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PET will make SPECT irrelevant in 10 years


When Sir Godfrey Hounsfield introduced CT for brain imaging in 1973, my colleagues and I at the University of Pennsylvania were using a dedicated SPECT instrument, designed and assembled at our institution, to examine blood-brain barrier abnormalities in a variety of neurological disorders.

When Sir Godfrey Hounsfield introduced CT for brain imaging in 1973, my colleagues and I at the University of Pennsylvania were using a dedicated SPECT instrument, designed and assembled at our institution, to examine blood-brain barrier abnormalities in a variety of neurological disorders.

Upon the installation of our first CT unit, we initiated a prospective research project to compare CT with iodinated contrast agents to SPECT with technetium-99m pertechnetate in brain tumor, head injury, and stroke.

It soon became clear that CT's exquisite spatial resolution combined with iodinated contrast agents was substantially superior to SPECT and Tc-99m-labeled compounds for visualizing blood-brain barrier abnormalities. As a result, the desire to use SPECT for central nervous disorders almost completely disappeared over the ensuing years.

Efforts in our group to determine regional brain function with single-photon-emitting radionuclides yielded no substantial rewards. As a result, we were totally convinced that SPECT as an imaging modality suffered from significant limitations that could not be readily overcome in the foreseeable future. Three decades later, the same limitations still exist and threaten SPECT as a competitor to the existing powerful imaging techniques, especially PET. I base my assessment on the following observations.

Planar imaging with single-photon-emitting radionuclides is a suboptimal technique, and it cannot compete with modern tomographic techniques in the day-to-day practice of medicine. It suffers from a low sensitivity for detecting disease sites. We project that use of this approach will be completely limited to studies in which measurement of gross function is the main concern. As a result, the need for instruments with planar imaging capability alone will noticeably decrease in the next decade.

SPECT is obviously superior to planar imaging and substantially improves the sensitivity of the technique for detecting deeply seeded lesions. However, it also suffers from poor spatial resolution compared with PET and can easily miss small lesions with low contrast. In addition, because of its limited speed in screening the entire body, SPECT is usually confined to specific anatomic sites such as the brain, chest, or abdomen alone and not in combination. This limits the use of SPECT in patients with cancer and other systemic disorders for whom screening the entire body is the focus of the investigation.

Labeling single-photon-emitting radionuclides to biologically important compounds has posed a challenge to chemists throughout the history of nuclear medicine. This drawback particularly pertains to Tc-99m pertechnetate, which has restricted the expansion of the field to novel applications. While only a limited number of compounds labeled with single-photon-emitting radionuclides have been introduced in the past two decades, an overwhelming number of PET tracers have been synthesized and tested around the world during the same period. The proliferation of PET tracers is due to the feasibility of labeling positron-emitting elements such as carbon-11 or fluorine-18 and several metals to biologically relevant molecules. In addition, all the current available kits used for preparing Tc-99m radiopharmaceuticals can be adapted for labeling with Tc-94m, a positron emitter with a reasonable half-life, for routine clinical purposes.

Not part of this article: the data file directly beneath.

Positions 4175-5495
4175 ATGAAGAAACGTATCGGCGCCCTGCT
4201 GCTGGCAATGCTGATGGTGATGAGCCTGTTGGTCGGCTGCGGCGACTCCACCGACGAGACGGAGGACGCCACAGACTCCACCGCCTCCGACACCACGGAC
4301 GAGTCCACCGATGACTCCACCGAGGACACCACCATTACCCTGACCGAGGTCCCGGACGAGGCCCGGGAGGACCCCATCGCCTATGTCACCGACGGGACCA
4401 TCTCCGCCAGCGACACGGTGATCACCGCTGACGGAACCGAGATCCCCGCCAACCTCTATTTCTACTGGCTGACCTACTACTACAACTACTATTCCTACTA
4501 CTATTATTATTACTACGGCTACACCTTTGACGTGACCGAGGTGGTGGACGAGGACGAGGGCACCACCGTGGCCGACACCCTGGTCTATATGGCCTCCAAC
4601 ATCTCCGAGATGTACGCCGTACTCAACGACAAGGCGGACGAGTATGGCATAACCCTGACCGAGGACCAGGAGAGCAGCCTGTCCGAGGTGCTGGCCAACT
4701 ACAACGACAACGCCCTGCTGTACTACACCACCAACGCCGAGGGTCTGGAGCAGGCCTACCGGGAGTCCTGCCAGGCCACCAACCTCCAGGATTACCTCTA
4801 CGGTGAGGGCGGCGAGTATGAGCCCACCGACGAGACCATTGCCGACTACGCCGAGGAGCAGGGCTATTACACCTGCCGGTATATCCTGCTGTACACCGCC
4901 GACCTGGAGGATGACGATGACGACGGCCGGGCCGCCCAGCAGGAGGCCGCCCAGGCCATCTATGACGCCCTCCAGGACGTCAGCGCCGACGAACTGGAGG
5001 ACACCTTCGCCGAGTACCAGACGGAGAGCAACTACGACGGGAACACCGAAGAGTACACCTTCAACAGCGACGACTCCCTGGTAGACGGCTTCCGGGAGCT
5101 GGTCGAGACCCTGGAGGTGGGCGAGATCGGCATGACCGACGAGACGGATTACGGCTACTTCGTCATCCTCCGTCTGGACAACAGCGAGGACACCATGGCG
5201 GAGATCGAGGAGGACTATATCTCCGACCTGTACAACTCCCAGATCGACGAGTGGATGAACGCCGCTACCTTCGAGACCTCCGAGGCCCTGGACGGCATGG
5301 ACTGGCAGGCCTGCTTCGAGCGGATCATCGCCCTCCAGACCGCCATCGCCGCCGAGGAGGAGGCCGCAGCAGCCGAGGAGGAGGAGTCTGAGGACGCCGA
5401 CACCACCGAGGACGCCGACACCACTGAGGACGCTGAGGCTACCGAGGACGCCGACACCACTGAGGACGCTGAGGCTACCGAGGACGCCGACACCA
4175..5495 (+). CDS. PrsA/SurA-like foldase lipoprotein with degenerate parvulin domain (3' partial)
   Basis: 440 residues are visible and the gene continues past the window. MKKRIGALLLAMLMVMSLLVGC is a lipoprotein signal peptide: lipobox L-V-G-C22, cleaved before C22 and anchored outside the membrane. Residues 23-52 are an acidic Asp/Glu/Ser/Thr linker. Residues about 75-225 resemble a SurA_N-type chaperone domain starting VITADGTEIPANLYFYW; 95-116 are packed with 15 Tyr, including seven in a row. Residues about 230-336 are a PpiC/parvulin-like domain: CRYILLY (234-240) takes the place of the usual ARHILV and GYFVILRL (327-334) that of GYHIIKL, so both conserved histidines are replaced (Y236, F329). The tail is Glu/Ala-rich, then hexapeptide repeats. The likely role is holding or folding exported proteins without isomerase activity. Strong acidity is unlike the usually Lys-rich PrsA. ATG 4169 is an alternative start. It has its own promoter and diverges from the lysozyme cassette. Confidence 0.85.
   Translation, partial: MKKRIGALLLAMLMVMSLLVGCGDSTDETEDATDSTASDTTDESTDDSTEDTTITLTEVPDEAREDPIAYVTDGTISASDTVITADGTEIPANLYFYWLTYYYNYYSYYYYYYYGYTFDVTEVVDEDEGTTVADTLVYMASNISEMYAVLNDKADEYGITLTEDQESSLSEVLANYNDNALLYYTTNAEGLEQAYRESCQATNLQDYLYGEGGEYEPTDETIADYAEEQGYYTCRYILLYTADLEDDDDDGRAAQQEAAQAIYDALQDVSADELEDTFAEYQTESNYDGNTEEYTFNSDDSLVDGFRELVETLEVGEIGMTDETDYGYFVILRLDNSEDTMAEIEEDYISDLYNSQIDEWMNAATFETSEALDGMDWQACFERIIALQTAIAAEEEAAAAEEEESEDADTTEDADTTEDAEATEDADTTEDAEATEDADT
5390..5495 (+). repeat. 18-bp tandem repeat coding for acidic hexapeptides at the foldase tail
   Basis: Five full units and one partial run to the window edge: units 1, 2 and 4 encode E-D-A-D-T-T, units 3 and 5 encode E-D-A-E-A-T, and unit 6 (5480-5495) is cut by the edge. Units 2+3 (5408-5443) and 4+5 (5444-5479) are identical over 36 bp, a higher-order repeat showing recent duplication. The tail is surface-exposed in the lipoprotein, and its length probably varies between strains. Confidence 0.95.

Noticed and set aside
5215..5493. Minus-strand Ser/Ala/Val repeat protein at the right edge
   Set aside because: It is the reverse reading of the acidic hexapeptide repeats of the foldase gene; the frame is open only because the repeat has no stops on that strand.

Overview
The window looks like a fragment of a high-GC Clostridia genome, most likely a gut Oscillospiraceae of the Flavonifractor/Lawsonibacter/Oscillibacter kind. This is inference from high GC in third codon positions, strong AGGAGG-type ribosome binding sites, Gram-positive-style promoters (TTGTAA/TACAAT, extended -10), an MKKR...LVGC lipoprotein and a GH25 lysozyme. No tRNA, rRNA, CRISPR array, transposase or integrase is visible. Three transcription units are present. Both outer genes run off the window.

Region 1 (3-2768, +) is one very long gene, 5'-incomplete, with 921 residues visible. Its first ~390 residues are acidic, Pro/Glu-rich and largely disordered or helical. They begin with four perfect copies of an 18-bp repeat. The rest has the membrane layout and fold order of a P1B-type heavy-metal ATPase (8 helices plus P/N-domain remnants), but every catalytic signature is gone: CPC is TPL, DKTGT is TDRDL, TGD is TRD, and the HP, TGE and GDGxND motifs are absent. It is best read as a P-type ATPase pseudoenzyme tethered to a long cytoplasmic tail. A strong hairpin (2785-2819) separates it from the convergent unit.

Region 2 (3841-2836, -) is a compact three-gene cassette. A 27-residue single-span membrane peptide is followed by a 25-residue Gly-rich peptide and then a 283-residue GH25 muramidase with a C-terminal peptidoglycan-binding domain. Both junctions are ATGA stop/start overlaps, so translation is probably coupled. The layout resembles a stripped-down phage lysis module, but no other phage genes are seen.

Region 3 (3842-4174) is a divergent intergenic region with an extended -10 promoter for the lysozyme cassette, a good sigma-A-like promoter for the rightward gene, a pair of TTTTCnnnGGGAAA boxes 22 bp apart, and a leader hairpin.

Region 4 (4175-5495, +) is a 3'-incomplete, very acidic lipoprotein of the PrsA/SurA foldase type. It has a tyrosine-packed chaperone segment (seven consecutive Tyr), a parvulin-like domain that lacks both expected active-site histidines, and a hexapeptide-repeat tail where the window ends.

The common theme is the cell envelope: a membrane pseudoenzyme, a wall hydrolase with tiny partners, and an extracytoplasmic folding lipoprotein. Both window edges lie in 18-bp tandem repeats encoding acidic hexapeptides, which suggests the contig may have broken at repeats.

Certain preparations such as fluorine-18 fluoride can be successfully used for bone imaging instead of Tc-99m-labeled phosphates. This tracer is readily extracted from the target and can be used with minimal quality-assurance efforts. The cost of producing F-18 fluoride for bone imaging is markedly lower than that of other PET tracers and can be quite competitive with conventional bone imaging agents. It is clear that conventional planar bone imaging with Tc-99m-labeled phosphates is suboptimal for detecting active sites in the spine and pelvis. Tomographic images with F-18 fluoride can overcome this major deficiency.

Because of its extraordinary sensitivity, PET can be more effective in acquiring images at short intervals, which obviously is not possible with SPECT techniques. This capability is important in quantitative models where temporal measurements of compound concentration are essential for calculating important physiological and metabolic parameters. This approach is of great interest in research applications but may be necessary in certain clinical settings.

In addition, PET is substantially more accurate than SPECT in quantitative assessment of regional concentration of radiotracers. Such accuracy is of considerable importance for both clinical and research applications.

For all these reasons, I believe that PET will become the standard of care in nuclear medicine, and the use of single-photon emitters will substantially decline over the next decade. Manufacturers of nuclear medicine instruments and the companies currently distributing single-photon-emitting radiopharmaceuticals should diversify their domains to include PET as the focus for future markets. Cyclotrons will eventually become the main source of generating radionuclides, and they will replace Tc-99m generators at institutions and commercial sites.

Dr. Alavi is chief of nuclear medicine at the Hospital of the University of Pennsylvania in Philadelphia.

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